Presentation Authors: Shawn Dason*, Eugene K. Cha, Cristina Falavolti, Emily A. Vertosick, Lucas W. Dean, Victor A. McPherson, Daniel D. Sjoberg, Nicole E. Benfante, Timothy F. Donahue, Guido Dalbagni, Bernard H. Bochner, New York City, NY
Introduction: Disease recurrence after radical cystectomy (RC) generally occurs within 2 years and has a poor prognosis. Little is known about the small group of patients who experience a late recurrence (>3 years after RC) outside of the urinary tract. In this study, we report our institutional experience with late recurrences and describe the relationships between time to recurrence, management strategies, and survival.
Methods: The study cohort comprised 2315 patients who underwent RC for urothelial carcinoma at our center between 2000-2014, of whom 617 had a recurrence of disease outside of the urinary tract (n=559 3 years after RC). Median follow up for survivors was 2.6 years post-recurrence (IQR 0.95, 4.5). We compared baseline characteristics and post-recurrence management between those with recurrence 3 years after RC. We presented the Kaplan-Meier estimates of survival and used the log-rank test to compare survival between early and late-recurring patients.
Results: Patients with late recurrences had significantly lower consensus T stage, frequency of nodal involvement, and prevalence of multiple recurrence sites (p < 0.05). The average 1-year bladder cancer death rate from the time of recurrence declined from 66% to 50% to 33% for patients with recurrence times of 6 months, 2 years, and 5 years after RC, respectively. For patients who survived at least one year after recurrence, the estimated survival at 5 years after RC was 45% for late recurring patients and 21% for patients who had an early recurrence (p=0.03, Figure 1A). Local consolidative therapy (metastasectomy or radiation) was more common in patients with late recurrence (19% vs. 3.6%, p < 0.0001). In the subset of patients receiving local consolidative therapy, post-recurrence cancer-specific survival in late-recurring patients was significantly better than in early-recurring patients (p=0.02, Figure 1B).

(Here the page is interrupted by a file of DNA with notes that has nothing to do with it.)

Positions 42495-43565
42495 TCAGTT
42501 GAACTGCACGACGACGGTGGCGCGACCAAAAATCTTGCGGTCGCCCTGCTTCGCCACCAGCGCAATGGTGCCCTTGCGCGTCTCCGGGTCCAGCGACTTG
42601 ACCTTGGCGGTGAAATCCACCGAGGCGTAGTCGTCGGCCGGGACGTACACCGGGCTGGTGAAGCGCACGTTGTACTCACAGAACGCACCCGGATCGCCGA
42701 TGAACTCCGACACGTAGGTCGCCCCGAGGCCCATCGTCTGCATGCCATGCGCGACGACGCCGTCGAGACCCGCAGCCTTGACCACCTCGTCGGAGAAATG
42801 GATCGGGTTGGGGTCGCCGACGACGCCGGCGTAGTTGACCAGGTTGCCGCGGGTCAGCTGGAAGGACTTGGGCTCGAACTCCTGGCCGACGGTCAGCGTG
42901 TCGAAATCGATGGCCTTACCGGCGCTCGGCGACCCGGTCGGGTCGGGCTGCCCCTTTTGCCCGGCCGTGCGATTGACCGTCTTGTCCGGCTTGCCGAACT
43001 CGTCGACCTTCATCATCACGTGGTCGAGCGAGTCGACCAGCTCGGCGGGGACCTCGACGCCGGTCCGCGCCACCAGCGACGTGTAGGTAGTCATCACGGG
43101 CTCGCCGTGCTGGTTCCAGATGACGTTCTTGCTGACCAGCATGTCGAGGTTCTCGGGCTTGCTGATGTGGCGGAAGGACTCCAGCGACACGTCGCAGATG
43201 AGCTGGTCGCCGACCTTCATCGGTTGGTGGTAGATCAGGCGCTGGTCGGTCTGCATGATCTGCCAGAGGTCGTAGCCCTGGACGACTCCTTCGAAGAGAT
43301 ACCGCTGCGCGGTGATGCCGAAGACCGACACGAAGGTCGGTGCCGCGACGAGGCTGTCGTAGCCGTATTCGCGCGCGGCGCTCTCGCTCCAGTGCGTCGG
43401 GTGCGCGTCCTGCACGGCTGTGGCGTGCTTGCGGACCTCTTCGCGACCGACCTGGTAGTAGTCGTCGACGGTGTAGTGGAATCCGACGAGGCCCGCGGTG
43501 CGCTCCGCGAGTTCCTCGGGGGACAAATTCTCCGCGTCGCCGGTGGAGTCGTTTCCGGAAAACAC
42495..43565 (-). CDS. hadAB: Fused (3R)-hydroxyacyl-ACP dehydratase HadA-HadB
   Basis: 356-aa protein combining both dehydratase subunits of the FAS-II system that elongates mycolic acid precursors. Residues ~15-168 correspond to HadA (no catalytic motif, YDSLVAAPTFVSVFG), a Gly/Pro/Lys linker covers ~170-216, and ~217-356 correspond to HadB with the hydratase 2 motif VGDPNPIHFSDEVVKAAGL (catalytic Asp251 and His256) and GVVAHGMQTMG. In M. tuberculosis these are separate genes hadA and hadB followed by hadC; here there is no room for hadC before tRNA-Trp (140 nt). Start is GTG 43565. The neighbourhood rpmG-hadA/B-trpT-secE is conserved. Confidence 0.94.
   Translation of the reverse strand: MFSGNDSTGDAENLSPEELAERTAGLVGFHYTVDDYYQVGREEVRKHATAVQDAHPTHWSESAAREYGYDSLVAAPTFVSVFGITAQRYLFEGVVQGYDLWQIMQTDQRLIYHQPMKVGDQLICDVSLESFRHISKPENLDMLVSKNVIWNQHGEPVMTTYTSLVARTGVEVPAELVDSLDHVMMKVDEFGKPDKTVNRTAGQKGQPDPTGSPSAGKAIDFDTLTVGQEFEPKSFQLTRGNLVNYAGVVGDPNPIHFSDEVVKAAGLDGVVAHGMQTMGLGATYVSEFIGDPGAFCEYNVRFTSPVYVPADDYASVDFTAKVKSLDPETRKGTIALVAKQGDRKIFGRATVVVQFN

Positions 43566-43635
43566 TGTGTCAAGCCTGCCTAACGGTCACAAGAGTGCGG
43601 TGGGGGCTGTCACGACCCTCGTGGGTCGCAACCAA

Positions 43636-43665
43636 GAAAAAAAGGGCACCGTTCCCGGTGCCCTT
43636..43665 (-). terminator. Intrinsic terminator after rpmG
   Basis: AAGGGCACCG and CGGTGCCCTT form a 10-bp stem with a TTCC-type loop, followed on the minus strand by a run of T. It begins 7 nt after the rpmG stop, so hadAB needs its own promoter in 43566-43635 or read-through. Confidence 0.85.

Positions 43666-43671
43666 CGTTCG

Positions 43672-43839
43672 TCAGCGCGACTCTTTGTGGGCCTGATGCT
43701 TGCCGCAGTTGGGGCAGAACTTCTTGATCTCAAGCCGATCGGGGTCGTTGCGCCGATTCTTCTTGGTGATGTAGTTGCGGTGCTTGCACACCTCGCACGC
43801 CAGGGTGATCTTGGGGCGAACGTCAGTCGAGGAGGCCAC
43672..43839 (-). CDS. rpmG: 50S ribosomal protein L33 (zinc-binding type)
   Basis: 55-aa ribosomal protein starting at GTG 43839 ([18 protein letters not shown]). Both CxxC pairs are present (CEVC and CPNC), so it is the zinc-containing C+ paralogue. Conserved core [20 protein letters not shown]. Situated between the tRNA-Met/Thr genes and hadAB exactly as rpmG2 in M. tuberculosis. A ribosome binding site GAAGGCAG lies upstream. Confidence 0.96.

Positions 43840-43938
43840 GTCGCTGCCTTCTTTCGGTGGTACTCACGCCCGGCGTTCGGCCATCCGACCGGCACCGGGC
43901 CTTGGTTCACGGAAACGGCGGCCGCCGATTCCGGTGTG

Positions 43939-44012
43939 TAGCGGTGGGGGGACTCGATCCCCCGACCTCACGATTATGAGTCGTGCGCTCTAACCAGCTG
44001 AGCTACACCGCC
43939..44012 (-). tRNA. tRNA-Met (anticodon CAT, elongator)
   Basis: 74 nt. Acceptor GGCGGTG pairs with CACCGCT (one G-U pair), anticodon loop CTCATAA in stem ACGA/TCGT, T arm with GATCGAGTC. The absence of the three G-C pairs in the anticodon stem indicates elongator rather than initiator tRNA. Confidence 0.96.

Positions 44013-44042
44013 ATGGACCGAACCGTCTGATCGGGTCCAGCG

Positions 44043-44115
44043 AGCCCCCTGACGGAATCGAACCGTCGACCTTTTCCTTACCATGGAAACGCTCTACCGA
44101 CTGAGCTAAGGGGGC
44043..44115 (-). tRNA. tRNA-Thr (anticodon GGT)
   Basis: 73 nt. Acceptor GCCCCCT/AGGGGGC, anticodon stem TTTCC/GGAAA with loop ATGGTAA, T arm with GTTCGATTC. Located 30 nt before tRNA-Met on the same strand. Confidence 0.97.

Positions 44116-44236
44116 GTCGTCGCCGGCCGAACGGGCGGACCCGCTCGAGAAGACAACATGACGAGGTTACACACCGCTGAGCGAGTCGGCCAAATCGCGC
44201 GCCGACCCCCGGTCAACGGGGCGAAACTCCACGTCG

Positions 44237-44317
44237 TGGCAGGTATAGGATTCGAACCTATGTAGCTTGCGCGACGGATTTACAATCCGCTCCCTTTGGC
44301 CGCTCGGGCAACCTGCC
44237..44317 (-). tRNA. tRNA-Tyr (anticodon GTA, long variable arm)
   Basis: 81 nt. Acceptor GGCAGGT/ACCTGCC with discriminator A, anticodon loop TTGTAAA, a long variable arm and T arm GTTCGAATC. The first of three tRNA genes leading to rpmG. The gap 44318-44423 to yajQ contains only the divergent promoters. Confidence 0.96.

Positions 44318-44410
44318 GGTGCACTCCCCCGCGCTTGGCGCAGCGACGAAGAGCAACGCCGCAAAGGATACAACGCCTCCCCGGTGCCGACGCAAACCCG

Conclusions: The prolonged lifespan of patients experiencing a late recurrence after RC can be leveraged to individualize management. There is strong rationale for investigating the role of metastasectomy in the management of late recurrences.